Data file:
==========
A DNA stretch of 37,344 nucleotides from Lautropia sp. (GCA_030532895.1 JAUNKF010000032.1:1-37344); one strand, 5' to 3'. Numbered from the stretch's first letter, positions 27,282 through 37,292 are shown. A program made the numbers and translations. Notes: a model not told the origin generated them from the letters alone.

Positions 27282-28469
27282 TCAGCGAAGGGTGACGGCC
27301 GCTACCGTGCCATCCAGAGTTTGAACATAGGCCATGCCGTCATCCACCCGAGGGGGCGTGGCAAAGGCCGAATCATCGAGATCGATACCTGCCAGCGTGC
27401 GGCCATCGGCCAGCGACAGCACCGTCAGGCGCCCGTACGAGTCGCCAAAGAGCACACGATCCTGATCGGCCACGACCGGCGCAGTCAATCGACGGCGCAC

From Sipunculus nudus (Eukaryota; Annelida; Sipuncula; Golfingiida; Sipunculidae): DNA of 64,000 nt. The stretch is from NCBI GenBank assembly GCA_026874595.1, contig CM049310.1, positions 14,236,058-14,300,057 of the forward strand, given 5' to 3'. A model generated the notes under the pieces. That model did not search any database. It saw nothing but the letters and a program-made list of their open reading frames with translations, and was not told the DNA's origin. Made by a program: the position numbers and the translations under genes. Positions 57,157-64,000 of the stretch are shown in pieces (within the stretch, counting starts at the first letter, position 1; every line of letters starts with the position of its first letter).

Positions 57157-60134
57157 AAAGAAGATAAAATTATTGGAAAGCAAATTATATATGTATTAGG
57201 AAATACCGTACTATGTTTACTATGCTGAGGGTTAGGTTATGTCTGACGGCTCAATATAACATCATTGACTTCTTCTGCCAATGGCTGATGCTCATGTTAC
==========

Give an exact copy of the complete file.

A DNA stretch of 37,344 nucleotides from Lautropia sp. (GCA_030532895.1 JAUNKF010000032.1:1-37344); one strand, 5' to 3'. Numbered from the stretch's first letter, positions 27,282 through 37,292 are shown. A program made the numbers and translations. Notes: a model not told the origin generated them from the letters alone.

Positions 27282-28469
27282 TCAGCGAAGGGTGACGGCC
27301 GCTACCGTGCCATCCAGAGTTTGAACATAGGCCATGCCGTCATCCACCCGAGGGGGCGTGGCAAAGGCCGAATCATCGAGATCGATACCTGCCAGCGTGC
27401 GGCCATCGGCCAGCGACAGCACCGTCAGGCGCCCGTACGAGTCGCCAAAGAGCACACGATCCTGATCGGCCACGACCGGCGCAGTCAATCGACGGCGCAC

From Sipunculus nudus (Eukaryota; Annelida; Sipuncula; Golfingiida; Sipunculidae): DNA of 64,000 nt. The stretch is from NCBI GenBank assembly GCA_026874595.1, contig CM049310.1, positions 14,236,058-14,300,057 of the forward strand, given 5' to 3'. A model generated the notes under the pieces. That model did not search any database. It saw nothing but the letters and a program-made list of their open reading frames with translations, and was not told the DNA's origin. Made by a program: the position numbers and the translations under genes. Positions 57,157-64,000 of the stretch are shown in pieces (within the stretch, counting starts at the first letter, position 1; every line of letters starts with the position of its first letter).

Positions 57157-60134
57157 AAAGAAGATAAAATTATTGGAAAGCAAATTATATATGTATTAGG
57201 AAATACCGTACTATGTTTACTATGCTGAGGGTTAGGTTATGTCTGACGGCTCAATATAACATCATTGACTTCTTCTGCCAATGGCTGATGCTCATGTTAC